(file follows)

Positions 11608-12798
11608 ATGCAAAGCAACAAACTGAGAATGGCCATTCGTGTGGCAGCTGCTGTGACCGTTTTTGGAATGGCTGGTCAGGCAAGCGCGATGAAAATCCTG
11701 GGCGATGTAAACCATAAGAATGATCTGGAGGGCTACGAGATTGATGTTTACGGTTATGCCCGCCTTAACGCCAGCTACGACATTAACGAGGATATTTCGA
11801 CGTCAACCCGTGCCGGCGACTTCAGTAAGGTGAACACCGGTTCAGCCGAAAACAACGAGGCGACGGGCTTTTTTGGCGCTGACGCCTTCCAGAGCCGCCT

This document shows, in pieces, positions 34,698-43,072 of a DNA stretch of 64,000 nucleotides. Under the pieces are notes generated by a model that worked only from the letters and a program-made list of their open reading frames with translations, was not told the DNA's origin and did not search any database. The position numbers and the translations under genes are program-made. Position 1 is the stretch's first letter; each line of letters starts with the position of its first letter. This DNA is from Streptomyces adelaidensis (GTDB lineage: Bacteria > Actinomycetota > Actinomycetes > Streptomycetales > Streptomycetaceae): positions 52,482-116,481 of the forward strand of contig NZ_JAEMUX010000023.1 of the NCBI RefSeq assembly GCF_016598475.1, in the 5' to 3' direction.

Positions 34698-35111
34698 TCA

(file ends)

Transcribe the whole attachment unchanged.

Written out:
Positions 11608-12798
11608 ATGCAAAGCAACAAACTGAGAATGGCCATTCGTGTGGCAGCTGCTGTGACCGTTTTTGGAATGGCTGGTCAGGCAAGCGCGATGAAAATCCTG
11701 GGCGATGTAAACCATAAGAATGATCTGGAGGGCTACGAGATTGATGTTTACGGTTATGCCCGCCTTAACGCCAGCTACGACATTAACGAGGATATTTCGA
11801 CGTCAACCCGTGCCGGCGACTTCAGTAAGGTGAACACCGGTTCAGCCGAAAACAACGAGGCGACGGGCTTTTTTGGCGCTGACGCCTTCCAGAGCCGCCT

This document shows, in pieces, positions 34,698-43,072 of a DNA stretch of 64,000 nucleotides. Under the pieces are notes generated by a model that worked only from the letters and a program-made list of their open reading frames with translations, was not told the DNA's origin and did not search any database. The position numbers and the translations under genes are program-made. Position 1 is the stretch's first letter; each line of letters starts with the position of its first letter. This DNA is from Streptomyces adelaidensis (GTDB lineage: Bacteria > Actinomycetota > Actinomycetes > Streptomycetales > Streptomycetaceae): positions 52,482-116,481 of the forward strand of contig NZ_JAEMUX010000023.1 of the NCBI RefSeq assembly GCF_016598475.1, in the 5' to 3' direction.

Positions 34698-35111
34698 TCA